Crypto Might Have an Insider Trading Problem

Public data suggests that several anonymous crypto investors profited from inside knowledge of when tokens would be listed on exchanges.

Over six days last August, one crypto wallet amassed a stake of $360,000 worth of Gnosis coins, a token tied to an effort to build blockchain-based prediction markets. On the seventh day, Binance—the world’s largest cryptocurrency exchange by volume—said in a blog post that it would list Gnosis, allowing it to be traded among its users.

Token listings add both liquidity and a stamp of legitimacy to the token, and often provide a boost to a token’s trading price. The price of Gnosis rose sharply, from around $300 to $410 within an hour. The value of Gnosis traded that day surged to more than seven times its seven-day average.

Four minutes after Binance’s announcement, the wallet began selling down its stake, liquidating it entirely in just over four hours for slightly more than $500,000—netting a profit of about $140,000 and a return of roughly 40%, according to an analysis performed by Argus Inc., a firm that offers companies software to manage employee trading. The same wallet demonstrated similar patterns of buying tokens before their listings and selling quickly after with at least three other tokens.

The crypto ecosystem is increasingly grappling with headaches that the world of traditional finance tackled decades ago. The collapse of a so-called stablecoin from its dollar peg earlier this month stemmed from crypto’s version of a bank run. How cryptocurrency exchanges prevent market-sensitive information from leaking has also become a growing topic of concern. The focus comes as regulators are raising questions about the market’s fairness for retail users, many of whom just booked major losses on steep declines in crypto assets.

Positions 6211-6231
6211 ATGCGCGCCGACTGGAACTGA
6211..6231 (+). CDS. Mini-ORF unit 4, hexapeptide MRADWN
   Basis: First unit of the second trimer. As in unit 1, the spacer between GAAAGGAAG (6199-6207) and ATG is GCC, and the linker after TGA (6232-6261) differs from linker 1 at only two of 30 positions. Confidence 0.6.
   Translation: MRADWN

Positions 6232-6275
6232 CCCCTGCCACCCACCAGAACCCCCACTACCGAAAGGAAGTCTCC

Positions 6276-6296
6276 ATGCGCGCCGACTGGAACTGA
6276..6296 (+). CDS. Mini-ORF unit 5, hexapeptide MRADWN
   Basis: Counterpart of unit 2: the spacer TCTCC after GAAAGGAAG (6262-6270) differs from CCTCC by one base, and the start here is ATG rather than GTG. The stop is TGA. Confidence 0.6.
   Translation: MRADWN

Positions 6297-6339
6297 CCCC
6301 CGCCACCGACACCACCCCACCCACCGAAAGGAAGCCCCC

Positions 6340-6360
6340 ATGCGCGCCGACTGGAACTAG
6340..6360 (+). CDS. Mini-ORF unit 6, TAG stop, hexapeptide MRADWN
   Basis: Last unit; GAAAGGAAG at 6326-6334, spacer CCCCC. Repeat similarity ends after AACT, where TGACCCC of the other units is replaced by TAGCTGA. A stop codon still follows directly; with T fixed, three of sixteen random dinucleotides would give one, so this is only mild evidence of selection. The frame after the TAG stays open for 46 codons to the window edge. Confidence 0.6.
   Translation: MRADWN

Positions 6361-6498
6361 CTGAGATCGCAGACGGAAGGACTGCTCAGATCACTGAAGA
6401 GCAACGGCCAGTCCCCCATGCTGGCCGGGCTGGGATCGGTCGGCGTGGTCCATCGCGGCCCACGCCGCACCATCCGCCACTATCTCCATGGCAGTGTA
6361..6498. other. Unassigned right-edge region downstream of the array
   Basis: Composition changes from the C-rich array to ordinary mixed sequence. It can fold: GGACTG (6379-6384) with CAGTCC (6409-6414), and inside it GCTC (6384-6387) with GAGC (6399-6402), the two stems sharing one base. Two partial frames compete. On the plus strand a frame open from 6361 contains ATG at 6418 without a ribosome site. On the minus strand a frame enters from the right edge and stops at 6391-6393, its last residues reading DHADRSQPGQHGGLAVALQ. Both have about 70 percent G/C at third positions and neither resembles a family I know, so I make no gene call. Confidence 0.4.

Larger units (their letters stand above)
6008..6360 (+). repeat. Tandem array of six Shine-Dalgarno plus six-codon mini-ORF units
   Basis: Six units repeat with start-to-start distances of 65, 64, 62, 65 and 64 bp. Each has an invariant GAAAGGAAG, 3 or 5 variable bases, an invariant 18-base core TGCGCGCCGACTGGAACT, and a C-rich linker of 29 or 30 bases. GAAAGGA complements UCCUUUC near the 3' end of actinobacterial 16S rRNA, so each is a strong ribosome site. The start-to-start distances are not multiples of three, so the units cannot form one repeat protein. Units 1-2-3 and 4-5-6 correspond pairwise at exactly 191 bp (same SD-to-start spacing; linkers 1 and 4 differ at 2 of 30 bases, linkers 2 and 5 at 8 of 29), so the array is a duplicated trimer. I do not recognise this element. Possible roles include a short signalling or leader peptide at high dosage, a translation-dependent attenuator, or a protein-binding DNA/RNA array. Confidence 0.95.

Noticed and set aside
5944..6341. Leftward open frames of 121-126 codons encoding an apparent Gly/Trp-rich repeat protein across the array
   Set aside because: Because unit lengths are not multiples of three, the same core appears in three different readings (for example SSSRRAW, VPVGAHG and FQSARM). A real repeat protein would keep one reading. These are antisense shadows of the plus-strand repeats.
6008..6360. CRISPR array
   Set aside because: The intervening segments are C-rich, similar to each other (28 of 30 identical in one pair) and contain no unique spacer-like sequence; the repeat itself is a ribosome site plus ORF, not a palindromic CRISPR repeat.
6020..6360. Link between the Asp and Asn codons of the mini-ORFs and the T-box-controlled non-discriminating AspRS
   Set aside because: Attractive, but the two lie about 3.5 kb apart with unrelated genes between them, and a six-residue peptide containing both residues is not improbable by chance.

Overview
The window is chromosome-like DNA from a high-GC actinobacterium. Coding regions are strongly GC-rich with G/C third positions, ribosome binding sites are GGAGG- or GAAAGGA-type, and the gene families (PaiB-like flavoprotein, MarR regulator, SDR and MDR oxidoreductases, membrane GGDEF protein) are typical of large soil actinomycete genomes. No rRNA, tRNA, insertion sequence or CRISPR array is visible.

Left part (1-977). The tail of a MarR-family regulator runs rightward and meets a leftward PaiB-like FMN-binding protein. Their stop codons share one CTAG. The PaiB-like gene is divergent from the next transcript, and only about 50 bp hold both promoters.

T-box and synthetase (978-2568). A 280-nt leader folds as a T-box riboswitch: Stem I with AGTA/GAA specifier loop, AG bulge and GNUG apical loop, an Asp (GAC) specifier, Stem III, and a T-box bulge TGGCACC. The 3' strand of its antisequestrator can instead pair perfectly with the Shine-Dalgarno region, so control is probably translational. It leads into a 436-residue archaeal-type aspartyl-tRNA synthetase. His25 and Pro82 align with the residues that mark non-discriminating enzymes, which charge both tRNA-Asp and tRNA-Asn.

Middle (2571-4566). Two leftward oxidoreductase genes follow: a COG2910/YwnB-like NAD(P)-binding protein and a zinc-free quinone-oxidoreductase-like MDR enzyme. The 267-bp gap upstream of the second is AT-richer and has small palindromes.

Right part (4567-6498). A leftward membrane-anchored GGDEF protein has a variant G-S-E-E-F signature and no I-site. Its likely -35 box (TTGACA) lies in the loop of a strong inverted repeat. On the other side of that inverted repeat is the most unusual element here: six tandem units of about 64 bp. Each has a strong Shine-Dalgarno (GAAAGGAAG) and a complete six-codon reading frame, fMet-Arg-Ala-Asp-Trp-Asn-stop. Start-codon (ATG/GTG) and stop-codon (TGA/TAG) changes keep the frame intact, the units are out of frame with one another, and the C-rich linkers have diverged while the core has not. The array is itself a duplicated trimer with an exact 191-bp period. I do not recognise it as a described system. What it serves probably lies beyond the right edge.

The wallet buying Gnosis was among 46 that Argus found that purchased a combined $17.3 million worth of tokens that were listed shortly after on CoinbaseCOIN -1.88% Binance and FTX. The wallets’ owners can’t be determined through the public blockchain.

Profits from sales of the tokens that were visible on the blockchain totaled more than $1.7 million. The true profits from the trades is likely significantly higher, however, as several chunks of the stakes were moved from the wallets into exchanges rather than traded directly for stablecoins or other currencies, Argus said.

Argus focused only on wallets that exhibited repeated patterns of buying tokens in the run-up to a listing announcement and selling soon after. The analysis flagged trading activity from February 2021 through April of this year. The data was reviewed by The Wall Street Journal.